Step 6: Problems

Occasionally problems creep up.  A big problem popped up in this project when the first board was made.  No matter what was tried, the original design of having the board powered by button cell batteries with an on/off switch couldn’t work properly when finally assembled.  One of the problems wound up being an unacceptable voltage drop that made the battery source incompatible with one of the transistors chosen for the power circuit.  Many changes were tried to get the design to work, but nothing could be figured out without having to redesign the board, and since all of these boards were fabricated already, the decision had to be made to leave out the power circuit, give up on battery-sourced power, and requiring USB.  Very unfortunate, but this is why typically you order a small number of boards and work through some more testing.  Being short on time both because of the school year and free time led to the decision to hope it would work and get all the boards at once, and that gamble did not pay off.  The good news is that it works fine when plugged in to a power source via USB, so at least there is something to show for the project, even if it’s not 100% what the original design was for.  So as a result on the back of the board there are two pads for batteries and several smaller pads for the switch and other components (two transistors, two resistors, two diodes, and a capacitor).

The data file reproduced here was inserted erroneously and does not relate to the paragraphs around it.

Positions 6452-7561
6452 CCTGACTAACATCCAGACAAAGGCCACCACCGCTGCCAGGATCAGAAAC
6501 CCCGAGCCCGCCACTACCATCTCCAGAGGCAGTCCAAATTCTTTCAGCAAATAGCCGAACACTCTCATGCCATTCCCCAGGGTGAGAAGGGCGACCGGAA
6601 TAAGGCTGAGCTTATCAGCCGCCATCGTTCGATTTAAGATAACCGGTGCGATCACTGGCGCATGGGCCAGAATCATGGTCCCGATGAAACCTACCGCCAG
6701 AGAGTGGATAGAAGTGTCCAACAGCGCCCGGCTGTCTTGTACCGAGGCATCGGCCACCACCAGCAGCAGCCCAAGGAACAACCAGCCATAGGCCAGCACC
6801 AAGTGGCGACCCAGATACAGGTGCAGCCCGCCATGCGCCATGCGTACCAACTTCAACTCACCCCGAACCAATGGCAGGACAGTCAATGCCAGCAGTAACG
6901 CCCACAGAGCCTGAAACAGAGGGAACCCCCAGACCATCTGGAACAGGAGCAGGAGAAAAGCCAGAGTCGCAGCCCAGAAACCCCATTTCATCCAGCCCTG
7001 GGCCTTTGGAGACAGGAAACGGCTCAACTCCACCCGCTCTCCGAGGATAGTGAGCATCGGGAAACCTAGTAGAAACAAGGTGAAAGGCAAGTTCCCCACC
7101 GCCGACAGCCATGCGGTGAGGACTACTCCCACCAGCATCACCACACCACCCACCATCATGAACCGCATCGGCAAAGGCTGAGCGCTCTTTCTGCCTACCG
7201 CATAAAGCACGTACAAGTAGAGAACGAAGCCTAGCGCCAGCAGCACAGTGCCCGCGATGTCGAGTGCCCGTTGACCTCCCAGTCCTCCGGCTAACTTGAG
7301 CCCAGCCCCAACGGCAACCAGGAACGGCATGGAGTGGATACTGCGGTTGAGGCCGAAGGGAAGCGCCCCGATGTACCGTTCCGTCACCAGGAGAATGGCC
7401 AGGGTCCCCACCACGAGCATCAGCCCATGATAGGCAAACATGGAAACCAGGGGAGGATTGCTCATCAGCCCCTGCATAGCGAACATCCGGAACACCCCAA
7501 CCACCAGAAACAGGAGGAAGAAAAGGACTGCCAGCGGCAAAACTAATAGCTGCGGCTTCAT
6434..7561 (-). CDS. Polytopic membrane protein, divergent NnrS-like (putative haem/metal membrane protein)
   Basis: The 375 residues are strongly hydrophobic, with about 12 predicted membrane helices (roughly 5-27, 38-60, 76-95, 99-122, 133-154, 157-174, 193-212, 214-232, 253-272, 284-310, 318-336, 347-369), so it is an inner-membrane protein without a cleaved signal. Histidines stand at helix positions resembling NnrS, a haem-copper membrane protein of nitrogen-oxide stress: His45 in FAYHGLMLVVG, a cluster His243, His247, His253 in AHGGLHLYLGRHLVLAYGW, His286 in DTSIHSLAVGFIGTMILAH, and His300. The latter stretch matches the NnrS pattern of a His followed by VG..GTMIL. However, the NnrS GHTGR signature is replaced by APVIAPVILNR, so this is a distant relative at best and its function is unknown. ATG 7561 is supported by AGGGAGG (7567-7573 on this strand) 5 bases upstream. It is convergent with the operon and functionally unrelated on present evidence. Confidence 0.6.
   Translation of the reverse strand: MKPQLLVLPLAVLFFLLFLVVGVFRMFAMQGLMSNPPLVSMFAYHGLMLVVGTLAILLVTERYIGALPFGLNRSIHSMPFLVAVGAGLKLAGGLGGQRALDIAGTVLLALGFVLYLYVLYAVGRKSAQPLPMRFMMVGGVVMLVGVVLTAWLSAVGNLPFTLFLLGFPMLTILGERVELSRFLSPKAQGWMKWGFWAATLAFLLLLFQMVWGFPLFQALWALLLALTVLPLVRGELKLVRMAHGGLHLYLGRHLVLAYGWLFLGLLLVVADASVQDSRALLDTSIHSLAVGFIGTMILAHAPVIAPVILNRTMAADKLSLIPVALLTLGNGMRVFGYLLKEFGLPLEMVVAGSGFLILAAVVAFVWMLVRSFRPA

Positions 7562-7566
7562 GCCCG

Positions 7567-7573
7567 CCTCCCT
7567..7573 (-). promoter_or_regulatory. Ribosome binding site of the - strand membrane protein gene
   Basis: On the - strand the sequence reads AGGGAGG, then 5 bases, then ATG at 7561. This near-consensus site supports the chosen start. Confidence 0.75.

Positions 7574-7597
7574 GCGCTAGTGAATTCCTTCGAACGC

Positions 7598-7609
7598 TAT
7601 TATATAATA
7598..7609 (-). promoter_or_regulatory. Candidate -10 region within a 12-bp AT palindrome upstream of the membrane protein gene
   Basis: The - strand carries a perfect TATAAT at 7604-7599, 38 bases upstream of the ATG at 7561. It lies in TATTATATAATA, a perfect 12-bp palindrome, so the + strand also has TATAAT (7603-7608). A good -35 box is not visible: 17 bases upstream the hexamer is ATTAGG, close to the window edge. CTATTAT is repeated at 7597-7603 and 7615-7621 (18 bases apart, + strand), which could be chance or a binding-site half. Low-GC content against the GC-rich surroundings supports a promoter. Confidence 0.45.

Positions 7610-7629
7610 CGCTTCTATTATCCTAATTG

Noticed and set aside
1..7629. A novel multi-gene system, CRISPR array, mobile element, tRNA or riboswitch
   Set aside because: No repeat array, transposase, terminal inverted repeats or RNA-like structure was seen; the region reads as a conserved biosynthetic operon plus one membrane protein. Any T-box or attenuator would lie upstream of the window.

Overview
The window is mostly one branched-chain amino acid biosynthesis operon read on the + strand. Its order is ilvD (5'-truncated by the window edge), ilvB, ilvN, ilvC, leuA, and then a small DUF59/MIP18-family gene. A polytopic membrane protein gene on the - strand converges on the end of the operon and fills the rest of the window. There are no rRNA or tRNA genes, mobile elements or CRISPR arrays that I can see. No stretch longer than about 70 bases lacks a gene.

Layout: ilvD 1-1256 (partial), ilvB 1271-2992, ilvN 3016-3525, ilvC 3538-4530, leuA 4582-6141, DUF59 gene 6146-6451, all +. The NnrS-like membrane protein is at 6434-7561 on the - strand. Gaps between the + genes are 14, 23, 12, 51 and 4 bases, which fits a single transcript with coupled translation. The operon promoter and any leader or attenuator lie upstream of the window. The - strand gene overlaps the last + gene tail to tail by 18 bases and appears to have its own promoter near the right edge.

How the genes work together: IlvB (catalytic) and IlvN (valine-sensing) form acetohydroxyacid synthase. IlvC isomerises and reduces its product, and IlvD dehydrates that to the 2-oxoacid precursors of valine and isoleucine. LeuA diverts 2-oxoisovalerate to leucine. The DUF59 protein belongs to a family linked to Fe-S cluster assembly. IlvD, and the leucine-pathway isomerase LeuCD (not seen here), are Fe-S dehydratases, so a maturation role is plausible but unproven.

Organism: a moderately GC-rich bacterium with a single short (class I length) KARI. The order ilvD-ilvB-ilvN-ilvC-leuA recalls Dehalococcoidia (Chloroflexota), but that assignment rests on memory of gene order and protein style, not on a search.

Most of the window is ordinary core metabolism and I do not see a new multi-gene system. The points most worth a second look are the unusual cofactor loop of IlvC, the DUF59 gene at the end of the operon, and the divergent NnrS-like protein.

Step 5: Testing

After the boards are made and programmed and any rework happens to fix any bugs, we’re good to go!  Testing along all points of the process is essential.  This last point came back to bite us, as explained next.

Step 4: Fabrication

Once the design is finalized we send that design off to be fabricated.  We use OSH Park for our board fabrication.  It takes a few weeks to produce the boards, and then you’ll get them in the mail.  At the same time we went and ordered all of the other components from Mouser, an electronics supplier.  Then the tedious task of making all of the boards happens.


Step 3: Technical Design

After it works, it needs to be translated into something that can be produced.  We used the Eagle CAD program to build our circuit and lay out our board.  It’s free for personal and educational use, so long as you don’t sell your work product.  There’s a bit of a learning curve, but there are also great tutorials out there. Once you’ve got an idea of the circuit, you create that circuit in the schematic view in Eagle.  Moving to the board view, it takes the schematic and drops those components into a space where you can move everything around to get the placement you want, and then draw the traces, or electrical connections, between all of the components.  Eagle contains a number of great troubleshooting tools that will tell you if your design violates rules that the board fabrication facility might have, and it will let you know if your finished product might not work as expected because things you don’t anticipate touching might accidentally touch.

Step 1: Design Idea

First a project needs to start with an idea. For this project, the idea was getting students interested in this process by showing how it’s possible to come up with an idea and turn it into a working product.  LCDS does a great job of instilling that concept in our students, this was an attempt to enhance that and give the students something they could program by themselves if they wanted, something tangible and easy to observe and experiment with.